Rooney Mara as Lisbeth Salander
Baldur Bragason/Columbia TriStar Marketing Group, Inc.
The Millennium Trilogy by Stieg Larsson is, without doubt, a publishing phenomenon. ¬†Initially a word-of-mouth success, sales had reached an incredible 65 million by December 2011. With successful Swedish films made of all three novels, and a Hollywood update of the The Girl with the Dragon Tattoo, Lisbeth Salander‚Äôs story is firmly embedded in our global public consciousness. She is one of a new breed of anti-heroines taking the entertainment industry by storm. Others of this genre include Kristen Stewart as a sword-wielding Snow White, former MMA fighter Gina Carano as a formidable solider of fortune in Haywire, and Pixar‚Äôs forthcoming Boadicea-alike Princess Merida in Brave.
It has been suggested that Salander is not a feminist, perhaps most notably by the latest adaptation‚Äôs star Rooney Mara. However, I would disagree. Salander is undoubtedly fearful of men, but who can blame her, considering her past experiences. The character‚Äôs backstory is particularly brutal. Forced into state care after retaliating against an abusive father, the young Salander was repeatedly failed by institutions and individuals intended to protect her, resulting in her losing legal autonomy and being placed under guardianship. As an adult, she is brutally raped by her guardian Nils Bjurman and determines to exact justice.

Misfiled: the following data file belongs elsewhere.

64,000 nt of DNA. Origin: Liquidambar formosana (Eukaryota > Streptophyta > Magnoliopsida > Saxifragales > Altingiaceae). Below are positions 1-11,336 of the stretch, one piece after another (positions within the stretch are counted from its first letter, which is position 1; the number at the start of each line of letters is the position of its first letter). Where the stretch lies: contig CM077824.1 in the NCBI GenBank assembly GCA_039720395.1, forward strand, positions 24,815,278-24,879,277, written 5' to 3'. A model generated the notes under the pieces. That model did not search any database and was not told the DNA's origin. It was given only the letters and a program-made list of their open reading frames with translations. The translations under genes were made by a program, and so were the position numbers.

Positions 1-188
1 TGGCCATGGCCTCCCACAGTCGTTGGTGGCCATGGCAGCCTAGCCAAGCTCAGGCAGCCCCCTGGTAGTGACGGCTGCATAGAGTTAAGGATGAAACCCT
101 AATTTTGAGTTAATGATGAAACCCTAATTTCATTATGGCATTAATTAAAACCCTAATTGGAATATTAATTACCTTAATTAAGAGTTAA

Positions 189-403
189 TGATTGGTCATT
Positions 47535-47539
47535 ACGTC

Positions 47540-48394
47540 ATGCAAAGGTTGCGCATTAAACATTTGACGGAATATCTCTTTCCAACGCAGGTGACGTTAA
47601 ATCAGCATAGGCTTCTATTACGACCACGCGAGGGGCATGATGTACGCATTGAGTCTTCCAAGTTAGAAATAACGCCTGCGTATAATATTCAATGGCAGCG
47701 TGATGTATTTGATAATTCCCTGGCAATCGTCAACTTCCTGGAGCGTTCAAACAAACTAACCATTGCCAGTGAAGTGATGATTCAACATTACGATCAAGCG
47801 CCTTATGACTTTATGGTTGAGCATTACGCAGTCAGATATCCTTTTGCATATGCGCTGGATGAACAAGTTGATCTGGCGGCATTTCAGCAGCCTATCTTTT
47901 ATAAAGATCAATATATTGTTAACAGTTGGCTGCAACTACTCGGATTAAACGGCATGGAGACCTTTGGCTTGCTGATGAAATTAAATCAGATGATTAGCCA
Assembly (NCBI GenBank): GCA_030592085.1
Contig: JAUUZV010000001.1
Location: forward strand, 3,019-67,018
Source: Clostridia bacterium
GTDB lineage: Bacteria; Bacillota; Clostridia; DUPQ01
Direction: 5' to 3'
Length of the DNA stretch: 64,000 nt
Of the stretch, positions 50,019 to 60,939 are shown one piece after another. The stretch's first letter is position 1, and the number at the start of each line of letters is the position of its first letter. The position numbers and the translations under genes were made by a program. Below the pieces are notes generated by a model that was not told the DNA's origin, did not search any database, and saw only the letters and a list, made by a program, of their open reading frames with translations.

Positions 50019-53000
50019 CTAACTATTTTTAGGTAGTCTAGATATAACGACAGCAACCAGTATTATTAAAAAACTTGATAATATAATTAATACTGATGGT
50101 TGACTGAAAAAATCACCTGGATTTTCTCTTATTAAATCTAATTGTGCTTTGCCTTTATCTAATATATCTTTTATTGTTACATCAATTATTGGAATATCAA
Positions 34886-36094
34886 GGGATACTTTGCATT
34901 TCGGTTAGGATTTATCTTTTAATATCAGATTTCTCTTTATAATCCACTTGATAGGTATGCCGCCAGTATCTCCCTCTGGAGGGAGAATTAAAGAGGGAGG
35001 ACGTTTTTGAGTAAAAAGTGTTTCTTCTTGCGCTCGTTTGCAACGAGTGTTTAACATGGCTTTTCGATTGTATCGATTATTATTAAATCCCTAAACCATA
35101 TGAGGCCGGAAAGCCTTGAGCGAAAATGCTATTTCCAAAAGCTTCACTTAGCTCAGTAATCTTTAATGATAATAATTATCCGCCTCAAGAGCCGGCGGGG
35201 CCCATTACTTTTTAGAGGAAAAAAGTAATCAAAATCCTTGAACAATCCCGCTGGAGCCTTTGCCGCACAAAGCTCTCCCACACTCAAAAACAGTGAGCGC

Lisbeth is tough, but then she needs to be. Far from indiscriminately hating men, she opens up to and comes to trust several important male figures, including journalist Mikael Blomkvist, her boss Dragan Armansky, and her previous guardian Holgar Palmgren. She is resourceful, loyal and incredibly clever, yet is judged harshly by society, based largely on her appearance and sexual preferences. Without wishing to spoil the plot for anyone yet to experience these incredible stories, I wept with triumph when some recognition finally comes her way. What‚Äôs maybe most exciting about Salander is her polar opposition to tradition female protagonists. She doesn‚Äôt need to be rescued by the male lead (in fact, she‚Äôs often doing the rescuing), and unlike Lara Croft, or Uma Thurman in Kill Bill, she‚Äôs not running around wearing tiny shorts or skintight PVC. She‚Äôs fighting for her own rights, and the rights of girls like her, and doing it with skill and bravery; she‚Äôs real, and you can‚Äôt help but root for her to the very end.
Yes, Salander is flawed. But isn‚Äôt everyone? Lisbeth‚Äôs popularity, and Mara‚Äôs recent Oscar nomination, may be a sign that pop-culture heroines are starting to get serious. I suggest that this could only be a good thing. What do you think?
You can read more interesting discussions regarding Salander and feminism here¬†and here.
Girl Museum Inc.